Artifact Donations - Frequently Asked Questions
HOW DO I DONATE AN ITEM?
Complete the Artifact Donation Form and tell us what you'd like to donate. If necessary, you can also contact us by phone:
CAN I SEND OR BRING MY ITEM TO THE Anoka County History CENTER TODAY?
There are rules we must follow about what we can accept, and limits to our storage space. Before potential acquisitions come to the History Center, we try to collect as much information about the item(s) as possible to determine whether or not they belong here. Please complete the Artifact Donation Form and wait for ACHS to contact you before bringing or sending any item(s) to the History Center.
Please note that ACHS reserves the right to dispose of any unsolicited items delivered to or dropped off at the History Center.
What is the ACHS collections POlicy?
WHO DECIDES TO ACCEPT OR DECLINE AN ITEM?
Professional staff and the Gather Committee review the information potential donors provide. We use specific criteria as listed in the ACHS Collections Policy to help decide what we can and cannot accept.
For an indication of what types of artifacts we are interested in, please see our Donation Guidelines.
DO DONATED ITEMS GO ON EXHIBIT?
Some do, but donation is not a guarantee that an item will go on exhibit. The History Center has limited gallery space and long-term display can negatively effect preservation. Items in the ACHS permanent collection that are not on exhibit are kept in secure, climate-controlled storage areas and are usually available by appointment.
CAN AN ITEM DONATED BY ME OR MY FAMILY BE RETURNED TO ME?
All items formally donated to and accessioned by the historical society cannot be returned to the donor or their descendants. A signed Deed of Gift transfers ownership of the item(s) and all associated rights and interests, to the Anoka County Historical Society.
DOES ACHS ACCEPT LOANED ITEMS?
ACHS only accepts loans for specific exhibits. The Society does not accept long-term loans.
Why don’t you accept most newspapers?
Due to the nature of the paper they are printed on, newspapers are very hard to preserve long-term. The paper is very acidic, which causes it to break down; newspapers turn yellow within just a few years, and as they become older they also become very brittle. Eventually, they will break apart entirely, and there is no good way to prevent this. The only exceptions to this would be rarer editions that were printed on something like cotton rag paper, which is not acidic and stays in good condition over long periods of time.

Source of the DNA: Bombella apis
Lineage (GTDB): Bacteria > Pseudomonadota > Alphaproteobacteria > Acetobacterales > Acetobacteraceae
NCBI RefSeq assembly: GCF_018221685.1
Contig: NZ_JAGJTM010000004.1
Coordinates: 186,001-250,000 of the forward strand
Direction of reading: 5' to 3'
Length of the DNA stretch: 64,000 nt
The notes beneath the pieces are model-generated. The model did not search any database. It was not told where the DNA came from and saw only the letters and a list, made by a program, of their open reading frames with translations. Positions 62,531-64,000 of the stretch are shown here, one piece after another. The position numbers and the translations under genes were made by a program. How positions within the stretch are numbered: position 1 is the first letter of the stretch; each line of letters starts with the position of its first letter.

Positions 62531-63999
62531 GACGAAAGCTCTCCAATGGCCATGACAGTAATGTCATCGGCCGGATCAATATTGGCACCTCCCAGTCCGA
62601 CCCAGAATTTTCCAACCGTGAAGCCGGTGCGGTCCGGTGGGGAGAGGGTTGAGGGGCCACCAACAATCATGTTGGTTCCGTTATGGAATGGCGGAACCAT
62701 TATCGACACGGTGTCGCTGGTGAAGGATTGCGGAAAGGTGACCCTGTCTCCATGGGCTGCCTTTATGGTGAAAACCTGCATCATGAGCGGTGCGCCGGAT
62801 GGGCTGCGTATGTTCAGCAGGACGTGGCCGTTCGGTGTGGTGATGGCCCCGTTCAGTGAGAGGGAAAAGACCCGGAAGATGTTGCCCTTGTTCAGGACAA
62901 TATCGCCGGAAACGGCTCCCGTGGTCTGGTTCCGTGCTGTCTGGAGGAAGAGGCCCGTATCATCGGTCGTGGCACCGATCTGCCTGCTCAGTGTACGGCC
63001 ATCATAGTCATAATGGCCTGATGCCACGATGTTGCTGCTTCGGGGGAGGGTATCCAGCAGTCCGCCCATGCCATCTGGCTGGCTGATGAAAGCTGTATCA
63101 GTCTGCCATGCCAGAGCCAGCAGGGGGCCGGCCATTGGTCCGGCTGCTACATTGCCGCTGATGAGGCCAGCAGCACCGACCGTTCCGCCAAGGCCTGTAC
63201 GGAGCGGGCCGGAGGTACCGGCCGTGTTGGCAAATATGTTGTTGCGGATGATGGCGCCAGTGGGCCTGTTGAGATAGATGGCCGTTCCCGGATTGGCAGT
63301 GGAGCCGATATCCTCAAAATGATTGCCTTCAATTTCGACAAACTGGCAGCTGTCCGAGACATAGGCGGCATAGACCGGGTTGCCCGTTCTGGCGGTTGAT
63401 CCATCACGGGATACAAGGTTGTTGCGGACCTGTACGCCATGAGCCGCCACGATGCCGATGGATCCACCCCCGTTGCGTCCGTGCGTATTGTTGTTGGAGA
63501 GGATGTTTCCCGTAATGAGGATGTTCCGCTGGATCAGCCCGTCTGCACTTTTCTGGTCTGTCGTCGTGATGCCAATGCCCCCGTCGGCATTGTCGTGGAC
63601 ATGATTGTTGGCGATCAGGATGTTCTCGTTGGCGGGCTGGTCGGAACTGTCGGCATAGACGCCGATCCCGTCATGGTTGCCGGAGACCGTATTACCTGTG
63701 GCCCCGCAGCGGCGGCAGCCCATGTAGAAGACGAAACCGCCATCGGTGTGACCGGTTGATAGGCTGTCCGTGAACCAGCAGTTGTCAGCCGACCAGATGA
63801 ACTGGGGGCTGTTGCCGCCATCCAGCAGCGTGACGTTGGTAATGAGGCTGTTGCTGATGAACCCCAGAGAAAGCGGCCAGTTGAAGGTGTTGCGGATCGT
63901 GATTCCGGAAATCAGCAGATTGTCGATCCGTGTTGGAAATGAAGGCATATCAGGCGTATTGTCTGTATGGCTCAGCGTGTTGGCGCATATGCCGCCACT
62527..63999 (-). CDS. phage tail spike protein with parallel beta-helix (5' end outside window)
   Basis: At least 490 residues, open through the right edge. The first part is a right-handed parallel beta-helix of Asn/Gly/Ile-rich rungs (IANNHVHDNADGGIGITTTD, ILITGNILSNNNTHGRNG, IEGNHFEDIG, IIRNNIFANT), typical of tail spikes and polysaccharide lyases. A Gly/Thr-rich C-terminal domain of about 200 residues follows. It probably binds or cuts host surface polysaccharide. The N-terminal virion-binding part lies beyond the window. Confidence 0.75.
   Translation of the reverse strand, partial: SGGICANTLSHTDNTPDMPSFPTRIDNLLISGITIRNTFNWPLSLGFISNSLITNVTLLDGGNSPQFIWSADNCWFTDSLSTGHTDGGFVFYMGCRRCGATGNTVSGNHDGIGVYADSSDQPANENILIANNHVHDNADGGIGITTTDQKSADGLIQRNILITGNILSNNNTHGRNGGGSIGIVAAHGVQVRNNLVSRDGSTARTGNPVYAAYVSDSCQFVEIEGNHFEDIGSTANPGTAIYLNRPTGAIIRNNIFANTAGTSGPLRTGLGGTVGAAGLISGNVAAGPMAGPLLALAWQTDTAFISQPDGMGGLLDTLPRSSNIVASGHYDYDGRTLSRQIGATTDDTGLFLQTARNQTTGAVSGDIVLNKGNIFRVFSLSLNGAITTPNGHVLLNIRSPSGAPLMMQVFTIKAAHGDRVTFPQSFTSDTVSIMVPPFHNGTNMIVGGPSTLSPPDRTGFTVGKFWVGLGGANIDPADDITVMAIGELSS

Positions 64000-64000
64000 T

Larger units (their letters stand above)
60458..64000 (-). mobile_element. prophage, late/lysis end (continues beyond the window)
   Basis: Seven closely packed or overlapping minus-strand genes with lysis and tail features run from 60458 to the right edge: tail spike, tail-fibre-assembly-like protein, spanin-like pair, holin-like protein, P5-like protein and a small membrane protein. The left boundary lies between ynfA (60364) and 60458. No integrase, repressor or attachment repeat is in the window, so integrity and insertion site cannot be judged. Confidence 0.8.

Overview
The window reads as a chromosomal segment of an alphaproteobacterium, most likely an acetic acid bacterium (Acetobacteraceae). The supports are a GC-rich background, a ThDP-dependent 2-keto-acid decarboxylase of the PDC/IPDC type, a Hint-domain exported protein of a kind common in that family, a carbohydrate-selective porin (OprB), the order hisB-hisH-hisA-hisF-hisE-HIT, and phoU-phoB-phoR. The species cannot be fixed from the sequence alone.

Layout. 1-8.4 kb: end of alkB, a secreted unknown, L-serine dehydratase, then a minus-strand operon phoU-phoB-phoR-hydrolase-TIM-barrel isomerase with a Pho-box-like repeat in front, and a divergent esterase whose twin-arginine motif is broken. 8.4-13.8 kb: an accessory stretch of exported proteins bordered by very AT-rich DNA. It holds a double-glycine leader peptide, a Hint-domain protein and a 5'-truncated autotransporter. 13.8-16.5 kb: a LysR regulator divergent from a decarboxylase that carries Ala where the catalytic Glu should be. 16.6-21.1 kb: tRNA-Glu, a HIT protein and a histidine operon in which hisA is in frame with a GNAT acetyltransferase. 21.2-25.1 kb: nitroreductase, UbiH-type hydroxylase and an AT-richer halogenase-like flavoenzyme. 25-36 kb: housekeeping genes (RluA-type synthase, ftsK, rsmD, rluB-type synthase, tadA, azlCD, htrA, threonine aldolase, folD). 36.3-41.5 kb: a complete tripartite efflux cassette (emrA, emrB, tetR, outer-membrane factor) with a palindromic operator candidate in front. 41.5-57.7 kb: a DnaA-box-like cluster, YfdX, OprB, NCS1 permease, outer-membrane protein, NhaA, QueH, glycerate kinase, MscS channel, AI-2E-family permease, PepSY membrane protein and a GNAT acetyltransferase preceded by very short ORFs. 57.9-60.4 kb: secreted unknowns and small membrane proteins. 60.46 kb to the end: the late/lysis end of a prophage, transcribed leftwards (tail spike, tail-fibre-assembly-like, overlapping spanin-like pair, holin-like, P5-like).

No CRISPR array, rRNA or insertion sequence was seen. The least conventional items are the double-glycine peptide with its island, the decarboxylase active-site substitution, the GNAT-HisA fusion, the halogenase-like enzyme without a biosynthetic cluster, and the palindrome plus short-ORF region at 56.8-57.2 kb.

Because of our inability to preserve physical copies of most newspapers, we prefer to preserve them in other formats, such as microfilm.
We will sometimes accept copies of local (city) newspapers that we do not already have in the collection here, because those editions may not be preserved anywhere else, and we can take steps to microfilm or digitize them before the physical copies are too fragile to handle.
Why do you limit the wedding dresses and military uniforms you accept?
Wedding dresses are frequently larger and/or more fragile than other types of clothing. Because of this, they need to be stored carefully in large textile preservation boxes, which average $30-$50 per box, and take up more space on a shelf than other items. Given these needed resources, it’s important for us to make sure that any dresses we accept are helping to tell a unique story about Anoka County, rather than overlapping with stories that can be told by dresses that we already have in the collection.
Military uniforms are, by their nature, uniform. Once we have good examples and stories for all the types of uniforms that were worn during World War II, for example, more identical uniforms usually don’t help us to tell new parts of the story. Photographs, medals, or other artifacts that are unique to an Anoka County soldier, on the other hand, tell a unique story that we definitely want to capture.